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Pacifism in the twentieth century
Brock, Peter, 1920-2006.
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Publication Information:
Syracuse, N.Y. : Distributed by Syracuse University Press, 1999.
Physical Description:
liv, 436 pages : illustrations ; 26 cm
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JZ5560 .B76 1999 Adult Non-Fiction Central Closed Stacks

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For college students and general readers, surveys the various movements advocating personal nonparticipation in war of any kind as a first step in finding nonviolent means for resolving conflict. Considers the heritage of previous centuries, conscientious objection, Catholicism and Judaism between the world wars, the antinuclear movement, and the Vietnam War. An updated and illustrated edition of Brock's 1970 Twentieth-Century Pacifism published by Van Nostrand Reinhold. Annotation copyrighted by Book News, Inc., Portland, OR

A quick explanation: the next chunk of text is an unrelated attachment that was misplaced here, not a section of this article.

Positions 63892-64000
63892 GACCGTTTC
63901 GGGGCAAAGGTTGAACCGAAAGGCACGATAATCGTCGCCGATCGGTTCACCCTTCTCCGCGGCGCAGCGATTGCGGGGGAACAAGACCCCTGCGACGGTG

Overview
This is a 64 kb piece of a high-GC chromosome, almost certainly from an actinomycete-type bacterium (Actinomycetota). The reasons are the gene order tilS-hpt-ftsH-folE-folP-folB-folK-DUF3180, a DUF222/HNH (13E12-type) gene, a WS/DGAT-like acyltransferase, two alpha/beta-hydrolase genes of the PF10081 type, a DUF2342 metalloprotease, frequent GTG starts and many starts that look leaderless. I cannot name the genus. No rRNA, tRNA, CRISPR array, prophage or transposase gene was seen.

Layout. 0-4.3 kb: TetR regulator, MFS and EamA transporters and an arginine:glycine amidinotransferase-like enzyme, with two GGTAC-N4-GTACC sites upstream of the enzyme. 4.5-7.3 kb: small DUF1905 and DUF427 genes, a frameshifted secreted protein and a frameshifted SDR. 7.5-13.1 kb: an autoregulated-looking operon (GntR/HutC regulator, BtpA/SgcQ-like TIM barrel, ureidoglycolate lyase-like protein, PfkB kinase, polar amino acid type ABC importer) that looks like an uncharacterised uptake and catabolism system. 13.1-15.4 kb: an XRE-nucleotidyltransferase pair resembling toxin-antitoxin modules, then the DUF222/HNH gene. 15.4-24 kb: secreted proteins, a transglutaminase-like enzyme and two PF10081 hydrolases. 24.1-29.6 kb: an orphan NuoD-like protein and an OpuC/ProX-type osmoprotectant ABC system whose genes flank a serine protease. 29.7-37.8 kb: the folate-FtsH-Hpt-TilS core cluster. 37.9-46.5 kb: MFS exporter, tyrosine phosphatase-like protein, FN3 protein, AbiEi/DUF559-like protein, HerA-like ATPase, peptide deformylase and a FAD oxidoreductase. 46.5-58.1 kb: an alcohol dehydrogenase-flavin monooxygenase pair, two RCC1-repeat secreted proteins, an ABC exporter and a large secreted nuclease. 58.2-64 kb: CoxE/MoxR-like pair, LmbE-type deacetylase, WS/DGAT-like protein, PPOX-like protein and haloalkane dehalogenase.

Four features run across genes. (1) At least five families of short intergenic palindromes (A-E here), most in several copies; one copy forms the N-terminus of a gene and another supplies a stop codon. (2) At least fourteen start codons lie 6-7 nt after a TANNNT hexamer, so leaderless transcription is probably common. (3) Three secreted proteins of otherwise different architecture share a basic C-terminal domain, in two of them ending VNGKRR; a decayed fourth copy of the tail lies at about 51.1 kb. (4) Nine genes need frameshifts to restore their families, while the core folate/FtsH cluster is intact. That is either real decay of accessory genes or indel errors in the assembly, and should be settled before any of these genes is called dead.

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Brock and Nigel's comprehensive study traces the history of the pacifist movement, of those who have refused to serve in wars or to solve conflicts by violence, from its religious origins to the hundreds of thousands who rallied against the use of nuclear weapons. Detailed chapters treat theology and pacifism, the terrible treatment of conscientious objectors in both world wars, Gandhian philosophy and its uses in India and in the US by Martin Luther King Jr., the opposition to the Vietnam war, and finally, the antinuclear movement. Given the comprehensive examination of these events, it is notable that little is said about the role of women, except for a brief mention of the women of Greenham Common. Most compelling is the analysis of the conflicts within the movement between those who are "true" pacifists, opposing all violence, and those who oppose "unjust" wars. Pacifists found their ideology sorely tested in the Spanish Civil War, the wars against Nazism and Fascism, and in the sometimes violent struggles for national liberation in former European colonies. General readers; upper-division undergraduates and above. J. Wishnia SUNY at Stony Brook